Review Article

Langenbeck's Archives of Surgery

, Volume 398, Issue 7, pp 947-955

Perioperative management of delirium and dementia in the geriatric surgical patient

  • Irene HamrickAffiliated withGeriatric Services, Department of Family Medicine, University of Wisconsin
  • , Frank MeyerAffiliated withDepartment of General, Abdominal and Vascular Surgery, Magdeburg University Hospital Email author 

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Older adults undergo operations as our population ages. Increasing life expectancy and disease burden, along with decreased functional status and organ reserve, place the elderly surgical patient at higher general risk in the perioperative state. In particular, these patients have more diseases including dementia and medications that put them specifically at higher risk of delirium.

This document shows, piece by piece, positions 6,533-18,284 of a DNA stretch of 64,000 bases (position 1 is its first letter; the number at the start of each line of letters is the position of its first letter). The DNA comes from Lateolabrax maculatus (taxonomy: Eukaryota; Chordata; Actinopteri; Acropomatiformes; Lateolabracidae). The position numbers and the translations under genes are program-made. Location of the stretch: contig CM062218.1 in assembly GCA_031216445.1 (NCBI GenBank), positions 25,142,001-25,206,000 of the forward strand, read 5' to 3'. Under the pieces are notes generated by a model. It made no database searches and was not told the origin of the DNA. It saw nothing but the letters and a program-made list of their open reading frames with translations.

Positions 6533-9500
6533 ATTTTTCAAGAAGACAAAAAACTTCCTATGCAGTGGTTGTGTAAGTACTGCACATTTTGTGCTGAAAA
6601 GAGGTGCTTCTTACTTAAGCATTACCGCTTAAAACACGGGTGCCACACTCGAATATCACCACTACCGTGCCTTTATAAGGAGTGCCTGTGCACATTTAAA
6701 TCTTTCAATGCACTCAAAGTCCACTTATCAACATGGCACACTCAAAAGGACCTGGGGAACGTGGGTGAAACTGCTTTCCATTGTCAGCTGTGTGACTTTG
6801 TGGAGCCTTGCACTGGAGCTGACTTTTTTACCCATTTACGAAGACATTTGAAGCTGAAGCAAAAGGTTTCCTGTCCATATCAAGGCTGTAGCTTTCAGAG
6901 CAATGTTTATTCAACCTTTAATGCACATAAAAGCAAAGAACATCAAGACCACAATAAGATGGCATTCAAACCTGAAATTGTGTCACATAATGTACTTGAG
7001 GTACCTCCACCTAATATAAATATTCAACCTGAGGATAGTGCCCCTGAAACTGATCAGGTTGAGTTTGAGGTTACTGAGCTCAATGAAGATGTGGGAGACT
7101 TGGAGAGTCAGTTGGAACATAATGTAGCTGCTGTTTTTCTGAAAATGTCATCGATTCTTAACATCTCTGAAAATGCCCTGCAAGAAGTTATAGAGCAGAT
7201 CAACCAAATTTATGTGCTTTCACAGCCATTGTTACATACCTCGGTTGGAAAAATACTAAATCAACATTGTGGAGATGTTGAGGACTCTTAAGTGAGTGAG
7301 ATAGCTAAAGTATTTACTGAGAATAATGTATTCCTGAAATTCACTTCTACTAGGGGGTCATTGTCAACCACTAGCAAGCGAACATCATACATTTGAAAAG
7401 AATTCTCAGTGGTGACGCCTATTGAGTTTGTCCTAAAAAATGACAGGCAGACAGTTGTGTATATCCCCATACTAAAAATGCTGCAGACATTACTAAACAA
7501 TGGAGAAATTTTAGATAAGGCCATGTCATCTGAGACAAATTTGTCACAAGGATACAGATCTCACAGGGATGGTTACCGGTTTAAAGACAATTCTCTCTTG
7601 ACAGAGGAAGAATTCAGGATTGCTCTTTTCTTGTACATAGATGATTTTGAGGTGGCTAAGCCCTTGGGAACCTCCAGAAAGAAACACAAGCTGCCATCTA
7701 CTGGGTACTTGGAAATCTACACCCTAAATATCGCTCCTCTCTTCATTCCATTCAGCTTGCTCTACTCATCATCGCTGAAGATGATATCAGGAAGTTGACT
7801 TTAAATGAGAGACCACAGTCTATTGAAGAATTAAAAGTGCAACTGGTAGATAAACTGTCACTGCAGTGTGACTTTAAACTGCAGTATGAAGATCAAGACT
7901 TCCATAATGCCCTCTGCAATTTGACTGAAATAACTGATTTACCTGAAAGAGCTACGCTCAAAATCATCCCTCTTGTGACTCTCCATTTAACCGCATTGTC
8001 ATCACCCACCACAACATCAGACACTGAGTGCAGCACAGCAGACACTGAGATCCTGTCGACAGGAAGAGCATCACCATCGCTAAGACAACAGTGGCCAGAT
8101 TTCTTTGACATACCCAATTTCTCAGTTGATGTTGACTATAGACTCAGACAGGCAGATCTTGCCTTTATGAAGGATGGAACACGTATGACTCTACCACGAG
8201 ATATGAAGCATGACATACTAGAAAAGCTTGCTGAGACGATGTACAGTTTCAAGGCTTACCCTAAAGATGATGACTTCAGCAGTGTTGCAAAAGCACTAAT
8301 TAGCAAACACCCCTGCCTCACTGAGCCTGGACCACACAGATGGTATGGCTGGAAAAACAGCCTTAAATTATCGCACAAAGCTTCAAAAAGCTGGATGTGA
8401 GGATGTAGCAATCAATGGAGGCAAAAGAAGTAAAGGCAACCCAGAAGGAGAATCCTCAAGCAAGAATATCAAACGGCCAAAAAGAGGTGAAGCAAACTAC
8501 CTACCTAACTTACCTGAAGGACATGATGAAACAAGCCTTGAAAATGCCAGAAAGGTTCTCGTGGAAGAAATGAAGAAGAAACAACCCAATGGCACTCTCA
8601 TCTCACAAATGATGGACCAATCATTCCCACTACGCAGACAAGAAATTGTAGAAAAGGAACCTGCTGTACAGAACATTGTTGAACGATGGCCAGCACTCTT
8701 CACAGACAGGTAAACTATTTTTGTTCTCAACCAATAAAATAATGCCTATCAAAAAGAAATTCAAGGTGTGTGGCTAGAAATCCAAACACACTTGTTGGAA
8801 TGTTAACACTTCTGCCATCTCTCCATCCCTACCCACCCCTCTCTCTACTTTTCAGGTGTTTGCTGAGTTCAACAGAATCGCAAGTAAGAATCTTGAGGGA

This overview describes the diagnosis, pathophysiology, and treatment of delirium and its interface with depression and dementia, and explains aging changes based on the picture of perioperative management in surgical interventions.


Today, surgeons must be equipped to attend the geriatric patient's needs. Early recognition of comorbidities such as dementia and delirium as well as speedy and competent therapeutic treatment can limit consequences and impact.


Delirium Dementia Neurotransmitter Surgery Geriatric Depression